Interesting post, but you are all over the place price wise. A $15,000 pair of stand mounts vs a $14,000 Sopra 2 floorstander. It's too bad the dealer didn't have the Diablo Utopias, which would have been a little more fair. Either way, you got me itching to hear the new Homage Tradition Guarneri (even though I find the name kinda pretentious and don't love the look).
I think the Sonus Faber Elipsa SE easily beats out the Olympica line. I had the Olympica III for a couple years and I know what you mean by being "veiled". They are more closed in and a bit darker sounding. I traded in the Olympica III for the Elipsa SE and everything opened up. Bass is much better and everything from bass - midrange- treble has much more clarity and transparency in my opinion. If you can find a used pair, they were be an excellent buy. Retails for around $24k and could find one for the price of an Olympica III. The Elipsa is a lot easier to place in a room as well and can be placed near the walls. Haven't heard the latest Amati line yet. But I do hear things have changed quite a bit.
Many SF loyalists may not like the new line. IMO you can tell the older line like Cremonese is geared for classical music. It presents the stage behind the speakers and makes you feel like you're in the money seat 12 rows back in the hall. I personally don't listen to classical so they're just not my cup of tea but incredible nonetheless.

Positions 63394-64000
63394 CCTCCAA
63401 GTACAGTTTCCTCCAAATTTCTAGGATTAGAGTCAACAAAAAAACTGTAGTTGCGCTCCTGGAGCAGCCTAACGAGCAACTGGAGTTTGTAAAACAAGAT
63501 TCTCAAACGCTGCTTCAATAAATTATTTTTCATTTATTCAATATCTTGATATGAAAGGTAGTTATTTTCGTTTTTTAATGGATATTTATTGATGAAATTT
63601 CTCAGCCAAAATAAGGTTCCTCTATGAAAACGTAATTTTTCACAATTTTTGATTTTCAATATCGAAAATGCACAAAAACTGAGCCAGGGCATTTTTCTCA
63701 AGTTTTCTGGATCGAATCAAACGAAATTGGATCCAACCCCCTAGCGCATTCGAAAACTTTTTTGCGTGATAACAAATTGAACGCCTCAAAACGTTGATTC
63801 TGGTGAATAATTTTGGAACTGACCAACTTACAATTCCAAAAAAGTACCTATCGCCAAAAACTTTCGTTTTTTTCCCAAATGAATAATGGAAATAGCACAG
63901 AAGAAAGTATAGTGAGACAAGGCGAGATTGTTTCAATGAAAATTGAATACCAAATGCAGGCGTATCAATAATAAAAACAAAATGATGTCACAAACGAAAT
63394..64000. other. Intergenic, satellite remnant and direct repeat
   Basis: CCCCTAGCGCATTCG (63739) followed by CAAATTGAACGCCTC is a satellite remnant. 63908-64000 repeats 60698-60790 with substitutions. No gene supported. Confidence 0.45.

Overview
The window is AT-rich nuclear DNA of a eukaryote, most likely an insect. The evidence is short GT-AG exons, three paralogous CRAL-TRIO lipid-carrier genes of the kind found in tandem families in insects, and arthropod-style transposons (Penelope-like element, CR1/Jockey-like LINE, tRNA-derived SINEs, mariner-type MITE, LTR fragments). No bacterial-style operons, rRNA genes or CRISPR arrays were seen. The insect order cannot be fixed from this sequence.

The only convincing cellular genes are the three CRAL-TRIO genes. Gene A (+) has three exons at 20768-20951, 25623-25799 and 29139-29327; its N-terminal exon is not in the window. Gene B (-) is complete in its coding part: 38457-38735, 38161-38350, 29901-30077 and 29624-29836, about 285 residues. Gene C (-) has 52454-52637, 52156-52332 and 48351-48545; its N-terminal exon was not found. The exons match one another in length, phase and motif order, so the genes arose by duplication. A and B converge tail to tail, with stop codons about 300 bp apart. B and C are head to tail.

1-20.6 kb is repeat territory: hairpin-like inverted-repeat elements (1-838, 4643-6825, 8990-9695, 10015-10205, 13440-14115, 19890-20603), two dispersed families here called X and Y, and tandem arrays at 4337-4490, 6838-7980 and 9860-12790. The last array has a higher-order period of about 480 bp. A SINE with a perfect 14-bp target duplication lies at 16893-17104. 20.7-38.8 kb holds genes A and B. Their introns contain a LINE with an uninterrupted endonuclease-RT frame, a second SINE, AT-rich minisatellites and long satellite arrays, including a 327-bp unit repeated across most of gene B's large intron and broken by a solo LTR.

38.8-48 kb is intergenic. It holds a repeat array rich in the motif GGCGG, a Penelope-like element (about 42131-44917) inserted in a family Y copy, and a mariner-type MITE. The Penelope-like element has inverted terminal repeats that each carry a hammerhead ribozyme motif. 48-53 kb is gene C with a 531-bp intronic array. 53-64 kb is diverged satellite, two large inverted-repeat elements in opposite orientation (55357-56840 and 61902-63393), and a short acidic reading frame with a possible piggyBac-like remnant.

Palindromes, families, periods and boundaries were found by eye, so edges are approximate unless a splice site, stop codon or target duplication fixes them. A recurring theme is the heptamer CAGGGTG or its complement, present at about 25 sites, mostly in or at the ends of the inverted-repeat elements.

The new G's are more forward sounding but not in your face. They're more of an "all rounder" now and can really rock when called to do so.
Listened to Serafino yesterday and was less impressed. Treble was clean but there was just a bit too much for my taste. They had them set up with a lot of toe in so this could've been part of the reason. Bass was very clean and articulate but could've been a bit fuller, which would've helped balance the treble out a bit. They were just a touch lean for my taste.
For whatever reason, I did not get that magic feeling the G's created.
Have you ever heard the Strad or the Elipsa SEs? I owned the Olympica and definitely agree with you about them being veiled. I think the Guarneri Evos follow the same suit, as well as the Amati Futura. Going to the Elipsa SE was a big difference in transparency, clarity, taking the veil off... whatever terms we all use. Goes to show you that no two speakers are alike, even within the same manufacturer. For a full range speaker, the Elipsa SEs at the discount you can get them now for on the used market are tough to beat.
I have had the SF Homage Amati Tradition for about 3 weeks now. I had Wilson Audio Duette 2's. The SF's are extremely pleasing to my ear. The soundstage is awesome even in the large room that I have. I even compared the SF to the Wilson Alexia ( which costs almost twice as much) and I just liked the sound of the SF better.
The Ktema is a part of Franco Serblin's NEW company that he formed after leaving Sonus Faber. Franco Serblin founded Sonus Faber, sold it to what is now the Mcintosh Group, and started a new company of speakers, one of which is Ktema.
Have not heard it. Thinking of taking a road trip in a camper with my wife and dog--pre-retirement--and schedule a string of listening sessions for all of these awesome speakers.